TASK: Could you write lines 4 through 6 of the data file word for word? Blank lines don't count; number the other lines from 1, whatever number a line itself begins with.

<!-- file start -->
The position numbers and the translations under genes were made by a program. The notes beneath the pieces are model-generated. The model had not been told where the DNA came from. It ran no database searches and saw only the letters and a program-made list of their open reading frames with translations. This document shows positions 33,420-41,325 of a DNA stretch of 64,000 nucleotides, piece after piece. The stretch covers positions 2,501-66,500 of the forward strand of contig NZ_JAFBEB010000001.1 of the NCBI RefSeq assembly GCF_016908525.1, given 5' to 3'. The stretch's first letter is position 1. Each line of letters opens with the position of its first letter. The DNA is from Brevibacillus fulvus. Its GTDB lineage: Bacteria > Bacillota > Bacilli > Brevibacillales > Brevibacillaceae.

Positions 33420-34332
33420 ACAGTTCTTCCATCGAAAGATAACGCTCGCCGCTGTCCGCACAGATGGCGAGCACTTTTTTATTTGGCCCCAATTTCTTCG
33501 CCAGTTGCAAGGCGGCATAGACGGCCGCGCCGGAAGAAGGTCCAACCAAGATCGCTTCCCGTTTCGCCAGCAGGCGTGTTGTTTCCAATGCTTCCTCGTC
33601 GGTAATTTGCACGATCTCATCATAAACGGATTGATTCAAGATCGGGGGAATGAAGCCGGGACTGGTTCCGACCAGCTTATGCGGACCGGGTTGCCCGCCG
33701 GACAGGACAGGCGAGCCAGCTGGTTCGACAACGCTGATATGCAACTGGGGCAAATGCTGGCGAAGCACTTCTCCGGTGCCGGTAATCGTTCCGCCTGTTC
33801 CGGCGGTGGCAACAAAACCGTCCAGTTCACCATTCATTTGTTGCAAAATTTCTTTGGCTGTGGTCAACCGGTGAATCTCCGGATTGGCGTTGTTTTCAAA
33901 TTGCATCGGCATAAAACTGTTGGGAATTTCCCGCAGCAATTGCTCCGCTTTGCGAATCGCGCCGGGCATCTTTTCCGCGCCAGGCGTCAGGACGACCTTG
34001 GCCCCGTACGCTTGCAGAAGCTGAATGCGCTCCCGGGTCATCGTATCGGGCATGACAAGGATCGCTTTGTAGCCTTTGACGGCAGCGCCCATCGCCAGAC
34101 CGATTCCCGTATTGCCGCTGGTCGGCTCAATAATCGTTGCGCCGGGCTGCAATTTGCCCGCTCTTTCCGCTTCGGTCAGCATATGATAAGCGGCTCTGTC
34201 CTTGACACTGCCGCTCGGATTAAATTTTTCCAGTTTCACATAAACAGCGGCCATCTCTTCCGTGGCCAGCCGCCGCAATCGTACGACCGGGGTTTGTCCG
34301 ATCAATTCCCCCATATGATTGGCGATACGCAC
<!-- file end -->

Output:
33501 CCAGTTGCAAGGCGGCATAGACGGCCGCGCCGGAAGAAGGTCCAACCAAGATCGCTTCCCGTTTCGCCAGCAGGCGTGTTGTTTCCAATGCTTCCTCGTC
33601 GGTAATTTGCACGATCTCATCATAAACGGATTGATTCAAGATCGGGGGAATGAAGCCGGGACTGGTTCCGACCAGCTTATGCGGACCGGGTTGCCCGCCG
33701 GACAGGACAGGCGAGCCAGCTGGTTCGACAACGCTGATATGCAACTGGGGCAAATGCTGGCGAAGCACTTCTCCGGTGCCGGTAATCGTTCCGCCTGTTC